The Tennessean is reporting that Vanderbilt University Medical Center is expecting to initiate a DNA database of as many as 400,000 people, thanks to a $5 million research program.
The data will be extracted from blood that would otherwise be thrown out, from lab tests or other uses. Researchers primarily will use the data to conduct research on how to eliminate adverse drug reactions, which kill 100,000 people nationally each year.
“We find that a one-size-fits-all approach to therapy or diagnosis is often inadequate,” said Dr. Jeff Balser, Vanderbilt’s associate vice chancellor for research. “A good example might be cancer patients. A particular chemotherapeutic regimen might only be beneficial in 20 percent of patients. We’d like to know which 20 percent so we don’t waste time treating people with ineffective medications.”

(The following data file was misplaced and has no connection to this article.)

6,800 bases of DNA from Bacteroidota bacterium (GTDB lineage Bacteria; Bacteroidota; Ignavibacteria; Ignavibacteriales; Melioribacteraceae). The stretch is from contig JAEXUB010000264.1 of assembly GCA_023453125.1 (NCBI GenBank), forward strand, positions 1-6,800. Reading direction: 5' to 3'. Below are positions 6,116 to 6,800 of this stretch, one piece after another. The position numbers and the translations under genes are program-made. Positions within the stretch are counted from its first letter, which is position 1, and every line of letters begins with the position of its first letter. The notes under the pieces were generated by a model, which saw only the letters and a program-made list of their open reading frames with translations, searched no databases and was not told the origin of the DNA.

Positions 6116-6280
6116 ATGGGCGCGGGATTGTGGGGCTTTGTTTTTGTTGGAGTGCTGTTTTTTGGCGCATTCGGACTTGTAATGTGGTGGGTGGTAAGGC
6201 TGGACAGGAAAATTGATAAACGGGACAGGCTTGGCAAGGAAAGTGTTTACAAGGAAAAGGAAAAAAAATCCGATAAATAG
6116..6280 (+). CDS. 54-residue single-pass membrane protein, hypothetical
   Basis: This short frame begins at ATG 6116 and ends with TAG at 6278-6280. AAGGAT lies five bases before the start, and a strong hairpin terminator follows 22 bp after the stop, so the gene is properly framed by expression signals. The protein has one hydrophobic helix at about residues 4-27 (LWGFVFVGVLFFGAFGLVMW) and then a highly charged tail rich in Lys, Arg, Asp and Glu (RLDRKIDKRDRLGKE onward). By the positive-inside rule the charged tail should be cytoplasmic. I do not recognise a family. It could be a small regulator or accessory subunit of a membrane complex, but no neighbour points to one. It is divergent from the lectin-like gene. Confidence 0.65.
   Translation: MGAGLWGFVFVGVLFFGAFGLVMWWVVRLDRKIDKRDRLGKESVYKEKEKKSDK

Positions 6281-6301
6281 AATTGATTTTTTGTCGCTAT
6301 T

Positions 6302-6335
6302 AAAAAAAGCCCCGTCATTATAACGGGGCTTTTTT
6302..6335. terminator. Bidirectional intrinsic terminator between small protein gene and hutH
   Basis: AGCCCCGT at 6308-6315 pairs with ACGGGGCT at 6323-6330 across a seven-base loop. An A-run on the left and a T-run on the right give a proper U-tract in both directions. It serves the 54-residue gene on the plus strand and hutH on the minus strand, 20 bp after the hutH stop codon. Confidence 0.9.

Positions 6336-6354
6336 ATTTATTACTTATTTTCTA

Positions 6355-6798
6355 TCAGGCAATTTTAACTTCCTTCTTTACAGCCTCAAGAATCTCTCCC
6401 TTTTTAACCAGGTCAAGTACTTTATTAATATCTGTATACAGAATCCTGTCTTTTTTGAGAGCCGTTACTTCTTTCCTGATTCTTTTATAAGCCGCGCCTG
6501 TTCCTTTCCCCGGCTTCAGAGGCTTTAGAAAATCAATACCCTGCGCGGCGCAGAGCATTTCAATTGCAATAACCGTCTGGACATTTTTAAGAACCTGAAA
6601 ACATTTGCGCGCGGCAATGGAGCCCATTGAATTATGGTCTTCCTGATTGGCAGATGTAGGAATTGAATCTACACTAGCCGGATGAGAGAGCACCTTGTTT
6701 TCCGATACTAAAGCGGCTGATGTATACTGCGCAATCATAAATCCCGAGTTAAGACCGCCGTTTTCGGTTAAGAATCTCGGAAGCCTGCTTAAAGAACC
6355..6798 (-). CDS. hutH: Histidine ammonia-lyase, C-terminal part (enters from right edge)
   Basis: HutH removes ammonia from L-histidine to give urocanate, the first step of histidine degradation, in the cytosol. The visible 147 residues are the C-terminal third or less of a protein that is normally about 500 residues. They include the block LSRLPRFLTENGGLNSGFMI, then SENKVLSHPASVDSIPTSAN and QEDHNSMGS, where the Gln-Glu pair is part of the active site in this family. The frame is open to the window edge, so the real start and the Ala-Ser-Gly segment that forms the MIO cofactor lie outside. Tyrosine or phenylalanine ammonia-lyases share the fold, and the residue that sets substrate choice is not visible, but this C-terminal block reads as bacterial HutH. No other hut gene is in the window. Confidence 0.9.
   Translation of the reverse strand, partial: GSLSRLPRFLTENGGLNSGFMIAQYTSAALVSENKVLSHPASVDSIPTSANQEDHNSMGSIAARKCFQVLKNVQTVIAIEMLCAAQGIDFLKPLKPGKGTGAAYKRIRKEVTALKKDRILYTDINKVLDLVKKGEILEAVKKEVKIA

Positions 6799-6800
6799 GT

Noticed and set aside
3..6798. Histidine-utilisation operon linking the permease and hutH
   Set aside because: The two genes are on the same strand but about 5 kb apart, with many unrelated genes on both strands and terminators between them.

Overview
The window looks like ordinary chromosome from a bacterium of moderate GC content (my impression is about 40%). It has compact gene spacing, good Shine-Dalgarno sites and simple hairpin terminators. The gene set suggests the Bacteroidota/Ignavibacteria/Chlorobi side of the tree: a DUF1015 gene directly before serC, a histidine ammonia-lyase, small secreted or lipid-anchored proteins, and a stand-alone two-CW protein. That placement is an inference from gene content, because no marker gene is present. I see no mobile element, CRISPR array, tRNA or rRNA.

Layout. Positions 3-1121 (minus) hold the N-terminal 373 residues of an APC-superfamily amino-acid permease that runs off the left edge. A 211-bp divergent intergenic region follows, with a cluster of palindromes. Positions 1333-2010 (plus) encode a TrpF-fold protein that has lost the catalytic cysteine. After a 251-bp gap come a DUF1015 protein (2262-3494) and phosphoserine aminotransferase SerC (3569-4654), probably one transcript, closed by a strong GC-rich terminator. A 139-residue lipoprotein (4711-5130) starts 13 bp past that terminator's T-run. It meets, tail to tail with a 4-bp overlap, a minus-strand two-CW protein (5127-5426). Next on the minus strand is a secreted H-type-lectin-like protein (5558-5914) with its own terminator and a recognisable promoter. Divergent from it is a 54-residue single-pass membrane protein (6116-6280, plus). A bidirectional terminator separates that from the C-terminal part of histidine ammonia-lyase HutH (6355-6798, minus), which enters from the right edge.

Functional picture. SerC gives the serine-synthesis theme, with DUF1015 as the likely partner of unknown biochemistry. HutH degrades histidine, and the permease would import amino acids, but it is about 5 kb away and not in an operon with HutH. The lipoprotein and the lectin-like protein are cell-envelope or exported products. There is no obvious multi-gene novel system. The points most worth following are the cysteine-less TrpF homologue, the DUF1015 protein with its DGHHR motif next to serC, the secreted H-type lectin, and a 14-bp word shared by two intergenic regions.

The $5 million cost of the program includes equipment, staffing and processing of the samples. The databank is expected to be one of the largest in the world.